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Corn snake
- Pantherophis guttatus

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The Corn snake also known as Red rat snake. The common name of “Corn snake” has its origin in the fact that these snakes are commonly found in agricultural fields., like cornfields, while hunting prey.
Corn snake
Corn snake – Wikimedia


Origin / Distribution

The Corn snake (Pantherophis guttatus) can be found in the eastern United States, from southern New Jersey to south, passing through Florida, to western Louisiana and parts of Kentucky. But, the Corn snake is most abundant in Florida and the southeastern United States.

Characteristics / Appearance

The Corn snake has a beautiful pattern of brown to red spots on a gray background, brown to orange-red. The belly of the corn snake is white with steel-blue to black spots. There is a V-shaped pattern on the head. The rump is thin and the head small compared to the body, with a round pupil and only slightly separated from the body.


The Corn snake can be found in groves, rocky slopes, Meadows, Plots, barns and abandoned buildings.


Corn snake
Corn snake

The Corn snake is mainly nocturnal, but usually active in the early afternoon. They easily climb trees and enter abandoned buildings in search of prey. But, they are very stealthy and spend most of their time underground prowling the burrows of rodents.. They also usually hide during the day under loose bark and under logs., rocks and other debris. Not much is known about the reproductive behavior of the Corn snake.


The breeding season of the Corn snake goes from March to May. Snakes are oviparous and deposit a clutch of 10 to 30 eggs between the end of May and July. Eggs are laid on rotten stumps, piles of decaying vegetation or other similar places where there is enough heat and moisture to incubate them. Eggs are not cared for by adult snakes. Once put, the gestation period of the eggs is 60 to 65 days at approximately 28º. Eggs hatch sometime between July and September. The pups measure between 25 and 38 cm long and mature in 18-36 months.


The Corn snake does not usually feed every day. Usually, are fed every few days, More or less. The young tend to feed on lizards and tree frogs, while adults feed on larger prey, like mice, Rats, birds and bats. They are constrictors, which means they use their coils to choke their food before eating it.. First of all, the Corn snake bites its prey to grab it firmly and, then, quickly envelops the victim with one or more spirals of their body. The snake squeezes hard until it suffocates the prey. Then he swallows the food whole., usually headfirst. But, the Corn snake swallowing small live prey.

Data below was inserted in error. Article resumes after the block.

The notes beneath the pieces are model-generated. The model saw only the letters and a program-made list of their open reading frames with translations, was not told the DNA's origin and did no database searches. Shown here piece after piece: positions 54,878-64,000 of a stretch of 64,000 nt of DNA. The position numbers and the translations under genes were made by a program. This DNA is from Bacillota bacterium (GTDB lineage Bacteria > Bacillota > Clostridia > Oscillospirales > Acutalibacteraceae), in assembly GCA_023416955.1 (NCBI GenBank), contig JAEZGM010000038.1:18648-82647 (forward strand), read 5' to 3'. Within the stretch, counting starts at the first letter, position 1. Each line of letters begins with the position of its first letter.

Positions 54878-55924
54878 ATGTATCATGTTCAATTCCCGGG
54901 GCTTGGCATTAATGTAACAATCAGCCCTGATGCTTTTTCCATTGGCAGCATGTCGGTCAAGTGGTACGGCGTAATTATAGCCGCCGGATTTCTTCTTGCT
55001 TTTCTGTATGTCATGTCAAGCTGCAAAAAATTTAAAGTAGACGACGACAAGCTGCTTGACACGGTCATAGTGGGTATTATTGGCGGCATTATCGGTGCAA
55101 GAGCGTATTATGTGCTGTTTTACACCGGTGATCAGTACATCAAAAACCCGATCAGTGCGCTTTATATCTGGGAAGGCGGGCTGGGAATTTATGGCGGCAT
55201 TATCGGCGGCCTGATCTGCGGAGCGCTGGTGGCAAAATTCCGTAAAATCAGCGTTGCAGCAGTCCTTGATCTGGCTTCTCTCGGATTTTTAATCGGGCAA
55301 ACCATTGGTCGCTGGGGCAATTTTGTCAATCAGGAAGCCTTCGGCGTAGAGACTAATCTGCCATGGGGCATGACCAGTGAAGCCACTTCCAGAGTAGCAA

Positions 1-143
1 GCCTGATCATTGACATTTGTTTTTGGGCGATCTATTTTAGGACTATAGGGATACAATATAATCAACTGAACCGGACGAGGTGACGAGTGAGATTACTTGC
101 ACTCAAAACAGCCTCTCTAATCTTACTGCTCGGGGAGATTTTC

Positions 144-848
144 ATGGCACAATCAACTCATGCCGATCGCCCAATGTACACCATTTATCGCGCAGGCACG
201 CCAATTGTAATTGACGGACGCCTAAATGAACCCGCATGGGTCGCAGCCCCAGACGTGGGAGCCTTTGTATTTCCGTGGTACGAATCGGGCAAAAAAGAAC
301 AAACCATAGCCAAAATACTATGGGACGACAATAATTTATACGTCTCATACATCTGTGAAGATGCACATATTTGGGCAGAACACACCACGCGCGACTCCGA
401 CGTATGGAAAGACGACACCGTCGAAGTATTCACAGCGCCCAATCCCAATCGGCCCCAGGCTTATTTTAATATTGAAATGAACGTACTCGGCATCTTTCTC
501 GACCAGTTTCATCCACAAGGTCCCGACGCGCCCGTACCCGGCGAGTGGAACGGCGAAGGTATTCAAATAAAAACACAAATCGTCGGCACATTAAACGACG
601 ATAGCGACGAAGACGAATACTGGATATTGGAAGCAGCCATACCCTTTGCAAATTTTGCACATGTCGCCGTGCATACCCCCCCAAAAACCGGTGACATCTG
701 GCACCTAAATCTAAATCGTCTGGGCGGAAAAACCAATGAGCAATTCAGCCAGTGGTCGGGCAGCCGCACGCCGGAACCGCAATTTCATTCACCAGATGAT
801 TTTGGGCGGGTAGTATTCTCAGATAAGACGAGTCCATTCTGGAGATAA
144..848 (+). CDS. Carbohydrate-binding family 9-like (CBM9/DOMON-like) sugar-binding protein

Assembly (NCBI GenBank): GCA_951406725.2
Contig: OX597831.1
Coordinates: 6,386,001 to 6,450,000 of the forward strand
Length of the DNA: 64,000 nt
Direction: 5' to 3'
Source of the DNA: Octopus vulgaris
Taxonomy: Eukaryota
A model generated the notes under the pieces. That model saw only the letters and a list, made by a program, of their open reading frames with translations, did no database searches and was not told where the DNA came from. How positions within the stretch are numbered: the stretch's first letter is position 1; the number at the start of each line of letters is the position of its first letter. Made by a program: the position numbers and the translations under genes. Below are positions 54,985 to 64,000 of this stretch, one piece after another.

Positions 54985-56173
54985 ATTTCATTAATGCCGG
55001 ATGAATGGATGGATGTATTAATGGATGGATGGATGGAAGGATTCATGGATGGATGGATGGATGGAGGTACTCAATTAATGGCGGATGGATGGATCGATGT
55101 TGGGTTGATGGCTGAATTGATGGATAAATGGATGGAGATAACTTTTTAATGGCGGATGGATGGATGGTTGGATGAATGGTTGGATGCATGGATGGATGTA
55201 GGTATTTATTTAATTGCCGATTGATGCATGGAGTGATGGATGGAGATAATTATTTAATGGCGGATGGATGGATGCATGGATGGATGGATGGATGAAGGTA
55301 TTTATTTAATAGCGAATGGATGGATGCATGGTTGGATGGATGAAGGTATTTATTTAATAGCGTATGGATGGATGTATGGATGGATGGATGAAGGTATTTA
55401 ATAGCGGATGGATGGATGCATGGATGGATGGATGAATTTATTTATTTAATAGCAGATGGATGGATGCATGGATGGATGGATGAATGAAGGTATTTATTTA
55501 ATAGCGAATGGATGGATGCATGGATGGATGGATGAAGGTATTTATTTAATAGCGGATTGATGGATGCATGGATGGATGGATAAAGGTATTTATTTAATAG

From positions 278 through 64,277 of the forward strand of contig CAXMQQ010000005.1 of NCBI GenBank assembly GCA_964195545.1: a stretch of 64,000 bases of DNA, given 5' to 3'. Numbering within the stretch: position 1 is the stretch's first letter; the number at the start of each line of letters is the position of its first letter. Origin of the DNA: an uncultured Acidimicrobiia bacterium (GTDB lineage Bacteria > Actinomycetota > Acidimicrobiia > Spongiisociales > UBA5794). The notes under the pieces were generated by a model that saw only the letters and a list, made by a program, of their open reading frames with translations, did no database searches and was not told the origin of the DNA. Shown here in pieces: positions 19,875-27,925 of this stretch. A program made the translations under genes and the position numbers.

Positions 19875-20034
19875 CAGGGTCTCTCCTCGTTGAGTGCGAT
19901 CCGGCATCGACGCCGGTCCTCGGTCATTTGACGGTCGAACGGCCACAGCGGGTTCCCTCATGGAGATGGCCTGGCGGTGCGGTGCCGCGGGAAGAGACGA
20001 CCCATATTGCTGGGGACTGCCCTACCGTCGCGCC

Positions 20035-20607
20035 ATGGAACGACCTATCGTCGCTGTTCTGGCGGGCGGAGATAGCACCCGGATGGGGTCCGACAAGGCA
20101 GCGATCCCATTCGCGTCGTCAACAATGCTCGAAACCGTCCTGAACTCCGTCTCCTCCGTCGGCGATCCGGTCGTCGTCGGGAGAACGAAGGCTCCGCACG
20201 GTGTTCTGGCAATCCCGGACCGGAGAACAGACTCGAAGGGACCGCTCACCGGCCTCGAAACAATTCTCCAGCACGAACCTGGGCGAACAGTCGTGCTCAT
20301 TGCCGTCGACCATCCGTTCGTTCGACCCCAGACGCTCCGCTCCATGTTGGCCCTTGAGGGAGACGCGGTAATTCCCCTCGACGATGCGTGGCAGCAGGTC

Threats to the species

State of conservation ⓘ

Status Minor Concern ⓘ (UICN)ⓘ

The Corn snake is often confused with the Copperheads and sometimes she is killed for it. It also, due to his docile temperament, are usually kept as pets. Sometimes they are caught in the wild to sell as pets.. But, there are many snake breeders, so wild capture does not pose a serious threat to this species.

The Corn snake is not an endangered species. But, are listed by the state of Florida as a Species of Special Concern because they face habitat loss and destruction in the lower Florida Keys.

The "Corn snake" in captivity

The Corn snake is the secret queen among terrarium animals. For many years they have been among the most popular and well-known snakes for the terrarium. The reasons are multiple. May be due to attractiveness, the tranquility or ease of maintenance of reptiles. If you are thinking of acquiring a snake, the Corn snake it's a good option. These exotics are ideal for the first steps in the exciting world of terraristics.

The terrarium

The Corn snake is the ideal cohabitant. They are visually appealing, interesting to see, calm, cozy and only demand little from their surroundings. A pet dream! Thus, it is not surprising that more and more terrarium aficionados are acquiring a Corn snake. Beginners, in particular, benefit from the exotic easy care.

As the animal should not roam freely on the floor, you, as owner, you need a terrarium. This must have minimum dimensions of 100 x 50 x 70 cm for the benefit of the animal. But, this information is not set in stone. Depends on the size and number of reptiles. Large animals or a group of corn snakes will require, of course, a larger terrarium.